Getting Past Trauma


Diana Fosha On Bring Out Clients' Dormant Resilience

As therapists, we all know that you can have a seemingly safe, trusting bond with a traumatized client and still not have it translate into real changes in that person's life.


In a recent interview with Rich Simon, Diana Fosha, originator of Accelerated Experiential Dynamic Psychotherapy (AEDP), shows us how to move to a different level of connection with clients that can make a difference outside the consulting room.


It’s all about being in the relational moment.


In this clip she explains how attending to what she calls "micro-tracking"--picking up on small changes in expression and affect--can add enormous power to work with people who've been traumatized.

Diana is one of six innovators interviewed in our webcast series starting August 23rd, the Latest Advances in Trauma Treatment, in which she vividly demonstrates how to move beyond a focus on trauma to bring out a client's dormant resilience.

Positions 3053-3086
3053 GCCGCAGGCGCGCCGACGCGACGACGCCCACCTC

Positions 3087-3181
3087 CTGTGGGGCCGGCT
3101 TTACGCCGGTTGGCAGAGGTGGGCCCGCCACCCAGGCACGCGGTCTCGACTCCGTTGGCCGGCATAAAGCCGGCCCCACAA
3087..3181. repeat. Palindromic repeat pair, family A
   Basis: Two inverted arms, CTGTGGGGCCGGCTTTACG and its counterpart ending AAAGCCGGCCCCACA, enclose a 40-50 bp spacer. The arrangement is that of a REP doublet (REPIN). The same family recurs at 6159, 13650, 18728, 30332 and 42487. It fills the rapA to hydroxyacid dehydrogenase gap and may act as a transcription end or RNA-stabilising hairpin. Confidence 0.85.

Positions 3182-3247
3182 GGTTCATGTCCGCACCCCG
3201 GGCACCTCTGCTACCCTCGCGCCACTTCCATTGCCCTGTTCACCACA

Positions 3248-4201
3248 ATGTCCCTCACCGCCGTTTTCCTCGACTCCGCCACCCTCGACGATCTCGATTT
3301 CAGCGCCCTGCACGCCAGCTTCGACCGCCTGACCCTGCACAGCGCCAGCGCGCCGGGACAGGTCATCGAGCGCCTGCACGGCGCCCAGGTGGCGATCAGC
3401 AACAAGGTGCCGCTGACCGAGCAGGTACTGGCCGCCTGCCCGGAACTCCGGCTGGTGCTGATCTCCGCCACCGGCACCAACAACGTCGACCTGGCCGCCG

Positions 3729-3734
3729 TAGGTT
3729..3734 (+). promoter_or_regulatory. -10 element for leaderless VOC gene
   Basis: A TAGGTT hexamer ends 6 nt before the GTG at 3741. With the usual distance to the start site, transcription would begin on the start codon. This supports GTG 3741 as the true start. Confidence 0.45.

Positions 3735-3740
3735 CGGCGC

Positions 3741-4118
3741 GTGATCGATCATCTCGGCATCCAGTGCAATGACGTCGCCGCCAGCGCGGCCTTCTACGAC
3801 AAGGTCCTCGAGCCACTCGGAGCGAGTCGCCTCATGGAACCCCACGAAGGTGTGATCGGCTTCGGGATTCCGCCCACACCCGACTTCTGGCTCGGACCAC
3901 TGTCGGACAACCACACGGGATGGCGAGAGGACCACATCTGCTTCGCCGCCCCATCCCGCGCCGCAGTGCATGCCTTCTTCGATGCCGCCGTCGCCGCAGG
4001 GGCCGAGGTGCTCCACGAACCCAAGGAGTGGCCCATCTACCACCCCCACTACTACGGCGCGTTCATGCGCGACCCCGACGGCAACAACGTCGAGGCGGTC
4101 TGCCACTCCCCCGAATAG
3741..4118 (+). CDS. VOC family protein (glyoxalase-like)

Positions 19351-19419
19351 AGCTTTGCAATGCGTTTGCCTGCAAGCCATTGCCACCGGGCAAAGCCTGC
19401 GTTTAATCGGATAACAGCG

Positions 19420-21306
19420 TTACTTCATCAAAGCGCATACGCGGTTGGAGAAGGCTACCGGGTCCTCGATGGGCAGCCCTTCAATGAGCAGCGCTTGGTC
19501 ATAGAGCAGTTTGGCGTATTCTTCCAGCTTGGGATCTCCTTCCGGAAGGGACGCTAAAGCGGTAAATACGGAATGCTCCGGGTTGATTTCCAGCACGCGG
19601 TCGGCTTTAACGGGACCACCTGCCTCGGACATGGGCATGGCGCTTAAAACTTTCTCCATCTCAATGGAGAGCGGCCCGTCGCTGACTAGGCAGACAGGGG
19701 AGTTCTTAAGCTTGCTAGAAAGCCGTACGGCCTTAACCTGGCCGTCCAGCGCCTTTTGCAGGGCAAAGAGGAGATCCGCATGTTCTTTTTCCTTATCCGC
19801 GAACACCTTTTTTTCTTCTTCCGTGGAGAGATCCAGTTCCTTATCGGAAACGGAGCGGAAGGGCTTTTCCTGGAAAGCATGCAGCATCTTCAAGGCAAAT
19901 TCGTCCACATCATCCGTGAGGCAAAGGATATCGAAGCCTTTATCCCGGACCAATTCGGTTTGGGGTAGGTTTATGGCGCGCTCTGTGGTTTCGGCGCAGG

Free interview with Diana Fosha: Read an interview between Diana Fosha and Psychotherapy Networker magazine author Ryan Howes in “Point of View: The Alphabet Soup”.


Free Resources on trauma: Check out these two free articles from Psychotherapy Networker Magazine: “Applying The Brakes In Trauma Treatment, Safety is Essential” by Babette Rothschild and “The End of Innocence: Reconsidering Our Concepts of Victimhood” by Dusty Miller.


Free Resources on attachment: Check out The Great Attachment Debate, a popular issue of Psychotherapy Networker Magazine, available to read for free online.


Explore more Diana Fosha in Audio Courses available The Challenge of Engagement: A Moment-to-Moment Approach to Experiential Therapy and Accessing the Higher Self: From Suffering to Flourishing.


About Diana Fosha: Diana is the developer of Accelerated Experiential-Dynamic Psychotherapy (AEDP) and director of the AEDP Institute. She’s the author of The Transforming Power of Affect: A Model for Accelerated Change and a coeditor of The Healing Power of Emotion: Affective Neuroscience, Development, and Clinical Practice.

08.17.2012   Posted In: NETWORKER EXCHANGE   By Psychotherapy Networker
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